Sound (harmonic) waves questions

  • Thread starter wislagrew
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  • #1
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Hello,
I have two question regrading sound waves.
The first one:
The pressure P(x;t) at a point x at time t in a medium through which a harmonic wave is
travelling can be described by:
P(x,t) = Asin(wt -kx)
If the equation describes a pressure wave travelling in air, with amplitude 2 Pa and frequency 100 Hz,
find the instantaneous pressure at a distance 10 cm from the source at time 5s.
My solution(am I doing right?):
w=2pi*f
w=2pi*100Hz = 200pi rad/sec;

k=2pi/λ; v=f*λ; λ=343m/s /100 Hz = 3.43m and k=2pi/3.43 =1.83 rad/m;

Finally I have this:
P(x=0.1 ,t=5) = 2sin(200pi*5 -1.18*0.1) = -0.34.

The second question is here
ORWfejn.png

Hope you can help me to figure out the solutions.
Thanks
 

Answers and Replies

  • #2
NascentOxygen
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The first one:
The pressure P(x;t) at a point x at time t in a medium through which a harmonic wave is
travelling can be described by:
P(x,t) = Asin(wt -kx)
If the equation describes a pressure wave travelling in air, with amplitude 2 Pa and frequency 100 Hz,
find the instantaneous pressure at a distance 10 cm from the source at time 5s.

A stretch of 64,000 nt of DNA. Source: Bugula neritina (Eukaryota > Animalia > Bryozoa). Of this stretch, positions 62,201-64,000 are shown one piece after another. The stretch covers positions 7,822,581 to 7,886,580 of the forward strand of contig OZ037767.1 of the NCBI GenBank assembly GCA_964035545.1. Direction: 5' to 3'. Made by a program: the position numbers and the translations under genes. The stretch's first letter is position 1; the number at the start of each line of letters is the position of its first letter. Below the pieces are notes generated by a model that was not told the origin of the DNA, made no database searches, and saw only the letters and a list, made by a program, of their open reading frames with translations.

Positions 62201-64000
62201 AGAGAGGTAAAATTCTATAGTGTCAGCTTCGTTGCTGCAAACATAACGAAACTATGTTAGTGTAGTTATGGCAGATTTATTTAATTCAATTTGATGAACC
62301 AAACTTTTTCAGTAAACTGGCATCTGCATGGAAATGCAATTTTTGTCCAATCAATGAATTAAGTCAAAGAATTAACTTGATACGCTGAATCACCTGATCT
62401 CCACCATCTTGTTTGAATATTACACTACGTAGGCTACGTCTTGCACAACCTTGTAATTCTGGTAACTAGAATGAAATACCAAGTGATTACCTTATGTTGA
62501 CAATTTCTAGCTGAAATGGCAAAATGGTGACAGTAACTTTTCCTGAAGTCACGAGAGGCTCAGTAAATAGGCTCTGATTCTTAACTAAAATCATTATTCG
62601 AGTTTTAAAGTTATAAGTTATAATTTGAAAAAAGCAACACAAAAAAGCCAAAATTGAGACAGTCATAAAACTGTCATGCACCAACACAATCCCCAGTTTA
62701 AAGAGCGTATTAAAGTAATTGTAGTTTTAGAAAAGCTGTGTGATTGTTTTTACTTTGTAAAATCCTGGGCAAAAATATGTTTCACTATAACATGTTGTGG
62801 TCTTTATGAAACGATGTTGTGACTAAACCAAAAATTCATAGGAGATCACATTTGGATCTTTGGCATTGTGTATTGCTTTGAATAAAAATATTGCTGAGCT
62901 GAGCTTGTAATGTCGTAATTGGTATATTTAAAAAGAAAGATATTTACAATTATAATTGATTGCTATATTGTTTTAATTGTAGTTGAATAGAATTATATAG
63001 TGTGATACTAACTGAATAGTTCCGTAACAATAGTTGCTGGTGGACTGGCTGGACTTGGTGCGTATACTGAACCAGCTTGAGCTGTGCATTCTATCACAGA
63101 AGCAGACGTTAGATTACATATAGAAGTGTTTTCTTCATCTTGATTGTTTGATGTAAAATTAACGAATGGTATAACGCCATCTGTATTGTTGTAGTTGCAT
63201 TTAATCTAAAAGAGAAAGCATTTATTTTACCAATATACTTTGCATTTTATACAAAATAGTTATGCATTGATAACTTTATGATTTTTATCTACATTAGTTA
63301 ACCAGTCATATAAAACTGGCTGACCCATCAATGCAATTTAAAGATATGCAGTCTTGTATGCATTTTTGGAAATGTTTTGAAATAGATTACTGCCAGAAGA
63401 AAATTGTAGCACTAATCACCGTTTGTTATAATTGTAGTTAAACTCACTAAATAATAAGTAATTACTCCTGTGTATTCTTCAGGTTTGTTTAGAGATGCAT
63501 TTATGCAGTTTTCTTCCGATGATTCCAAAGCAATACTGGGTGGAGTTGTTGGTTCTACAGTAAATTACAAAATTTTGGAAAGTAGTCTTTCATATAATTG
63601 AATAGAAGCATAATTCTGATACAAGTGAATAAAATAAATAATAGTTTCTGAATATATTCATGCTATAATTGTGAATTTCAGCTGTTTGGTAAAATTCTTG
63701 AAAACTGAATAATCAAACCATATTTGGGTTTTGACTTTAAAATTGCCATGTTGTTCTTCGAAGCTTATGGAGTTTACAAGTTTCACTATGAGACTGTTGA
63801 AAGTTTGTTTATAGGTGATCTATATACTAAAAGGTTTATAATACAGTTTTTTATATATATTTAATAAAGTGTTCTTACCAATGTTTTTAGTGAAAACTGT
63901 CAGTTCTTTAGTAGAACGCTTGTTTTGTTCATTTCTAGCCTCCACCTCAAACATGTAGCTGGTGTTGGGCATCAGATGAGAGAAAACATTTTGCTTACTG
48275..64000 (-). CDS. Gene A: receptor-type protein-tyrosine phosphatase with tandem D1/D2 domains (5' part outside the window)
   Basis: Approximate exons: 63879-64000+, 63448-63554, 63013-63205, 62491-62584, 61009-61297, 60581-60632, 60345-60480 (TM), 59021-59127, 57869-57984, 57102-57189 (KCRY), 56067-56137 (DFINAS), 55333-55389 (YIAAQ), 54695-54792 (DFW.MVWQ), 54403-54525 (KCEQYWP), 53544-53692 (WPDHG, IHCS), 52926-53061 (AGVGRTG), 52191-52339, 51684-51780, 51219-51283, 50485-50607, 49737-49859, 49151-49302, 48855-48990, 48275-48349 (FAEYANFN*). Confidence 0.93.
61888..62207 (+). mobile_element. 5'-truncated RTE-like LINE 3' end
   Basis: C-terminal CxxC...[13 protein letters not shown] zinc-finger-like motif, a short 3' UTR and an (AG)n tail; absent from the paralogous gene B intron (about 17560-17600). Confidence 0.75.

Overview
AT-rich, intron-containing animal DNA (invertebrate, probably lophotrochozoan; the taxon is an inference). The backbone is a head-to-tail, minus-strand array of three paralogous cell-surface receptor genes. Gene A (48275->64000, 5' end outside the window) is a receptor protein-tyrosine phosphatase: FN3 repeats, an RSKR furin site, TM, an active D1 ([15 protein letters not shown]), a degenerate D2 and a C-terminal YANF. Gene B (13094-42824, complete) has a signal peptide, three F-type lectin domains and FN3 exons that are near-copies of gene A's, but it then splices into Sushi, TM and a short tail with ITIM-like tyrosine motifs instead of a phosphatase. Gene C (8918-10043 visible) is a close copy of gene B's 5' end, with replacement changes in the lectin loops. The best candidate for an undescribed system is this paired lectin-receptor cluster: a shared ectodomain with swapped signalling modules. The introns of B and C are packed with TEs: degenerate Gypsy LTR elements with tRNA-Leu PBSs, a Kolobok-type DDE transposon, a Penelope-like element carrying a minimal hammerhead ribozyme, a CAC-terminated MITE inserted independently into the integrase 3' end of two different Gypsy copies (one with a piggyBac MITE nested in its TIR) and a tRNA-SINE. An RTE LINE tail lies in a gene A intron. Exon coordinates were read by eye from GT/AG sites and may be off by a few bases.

My solution(am I doing right?):
w=2pi*f
w=2pi*100Hz = 200pi rad/sec;

k=2pi/λ; v=f*λ; λ=343m/s /100 Hz = 3.43m and k=2pi/3.43 =1.83 rad/m;
I can see how you approached this, but the assumption of v = 343 m/sec seems unreasonable in light of knowing nothing more than it is sound in "a medium". I think the best you can do is state " I can't see how this can be solved without knowing v or λ so to allow computations I am going to imagine the medium is air at 25C " or something like that.

For your second problem, you'll need to use trig identities, cos (A) + cos (B)
 
  • #3
5
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Thanks for you reply,
In the end of question's paper it says 343m/sec, so I decided to use it. I'm just confused with the negative result.
 
  • #4
NascentOxygen
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Science Advisor
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A sinusoid "with amplitude of 2 Pa" is a convention or standard expression implying pressure varies cyclically from 2 Pa below ambient (rarefaction) to 2 Pa above ambient (compression). If it were intended to be otherwise, the question would be worded to make that clear.
 
  • #5
99
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So the negative result translates into;
Atmospheric(Pa) + (-0.34 Pa) = Absolute (Pa) ?
 
  • #6
NascentOxygen
Staff Emeritus
Science Advisor
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So the negative result translates into;
Atmospheric(Pa) + (-0.34 Pa) = Absolute (Pa) ?
I assume that's how it is. There is an incremental change in pressure given by that sinusoid.
 

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